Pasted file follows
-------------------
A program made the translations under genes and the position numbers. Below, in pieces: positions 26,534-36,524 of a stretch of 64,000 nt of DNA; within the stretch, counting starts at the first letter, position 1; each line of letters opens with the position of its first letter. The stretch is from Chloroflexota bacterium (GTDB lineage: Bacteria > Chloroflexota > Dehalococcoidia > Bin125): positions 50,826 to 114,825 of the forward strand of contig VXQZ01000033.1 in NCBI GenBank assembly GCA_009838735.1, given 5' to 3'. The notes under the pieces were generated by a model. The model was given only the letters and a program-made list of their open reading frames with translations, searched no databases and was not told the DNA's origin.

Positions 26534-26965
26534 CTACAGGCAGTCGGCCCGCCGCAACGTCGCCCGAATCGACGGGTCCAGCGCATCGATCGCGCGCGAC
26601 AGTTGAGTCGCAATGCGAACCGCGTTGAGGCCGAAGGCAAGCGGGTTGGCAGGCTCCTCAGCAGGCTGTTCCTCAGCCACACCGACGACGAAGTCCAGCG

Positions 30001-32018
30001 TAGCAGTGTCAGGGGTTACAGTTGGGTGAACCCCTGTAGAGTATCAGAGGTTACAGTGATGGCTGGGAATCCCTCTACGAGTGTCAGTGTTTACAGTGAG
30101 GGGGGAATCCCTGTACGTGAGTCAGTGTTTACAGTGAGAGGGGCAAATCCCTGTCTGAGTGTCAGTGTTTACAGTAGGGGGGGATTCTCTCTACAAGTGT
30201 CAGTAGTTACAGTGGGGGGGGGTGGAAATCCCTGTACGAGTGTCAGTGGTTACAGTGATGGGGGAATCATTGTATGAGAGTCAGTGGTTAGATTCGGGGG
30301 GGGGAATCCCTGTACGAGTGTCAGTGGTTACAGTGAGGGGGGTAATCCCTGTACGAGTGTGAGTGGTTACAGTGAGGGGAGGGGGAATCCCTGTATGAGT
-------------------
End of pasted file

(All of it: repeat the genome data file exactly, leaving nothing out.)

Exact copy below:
A program made the translations under genes and the position numbers. Below, in pieces: positions 26,534-36,524 of a stretch of 64,000 nt of DNA; within the stretch, counting starts at the first letter, position 1; each line of letters opens with the position of its first letter. The stretch is from Chloroflexota bacterium (GTDB lineage: Bacteria > Chloroflexota > Dehalococcoidia > Bin125): positions 50,826 to 114,825 of the forward strand of contig VXQZ01000033.1 in NCBI GenBank assembly GCA_009838735.1, given 5' to 3'. The notes under the pieces were generated by a model. The model was given only the letters and a program-made list of their open reading frames with translations, searched no databases and was not told the DNA's origin.

Positions 26534-26965
26534 CTACAGGCAGTCGGCCCGCCGCAACGTCGCCCGAATCGACGGGTCCAGCGCATCGATCGCGCGCGAC
26601 AGTTGAGTCGCAATGCGAACCGCGTTGAGGCCGAAGGCAAGCGGGTTGGCAGGCTCCTCAGCAGGCTGTTCCTCAGCCACACCGACGACGAAGTCCAGCG

Positions 30001-32018
30001 TAGCAGTGTCAGGGGTTACAGTTGGGTGAACCCCTGTAGAGTATCAGAGGTTACAGTGATGGCTGGGAATCCCTCTACGAGTGTCAGTGTTTACAGTGAG
30101 GGGGGAATCCCTGTACGTGAGTCAGTGTTTACAGTGAGAGGGGCAAATCCCTGTCTGAGTGTCAGTGTTTACAGTAGGGGGGGATTCTCTCTACAAGTGT
30201 CAGTAGTTACAGTGGGGGGGGGTGGAAATCCCTGTACGAGTGTCAGTGGTTACAGTGATGGGGGAATCATTGTATGAGAGTCAGTGGTTAGATTCGGGGG
30301 GGGGAATCCCTGTACGAGTGTCAGTGGTTACAGTGAGGGGGGTAATCCCTGTACGAGTGTGAGTGGTTACAGTGAGGGGAGGGGGAATCCCTGTATGAGT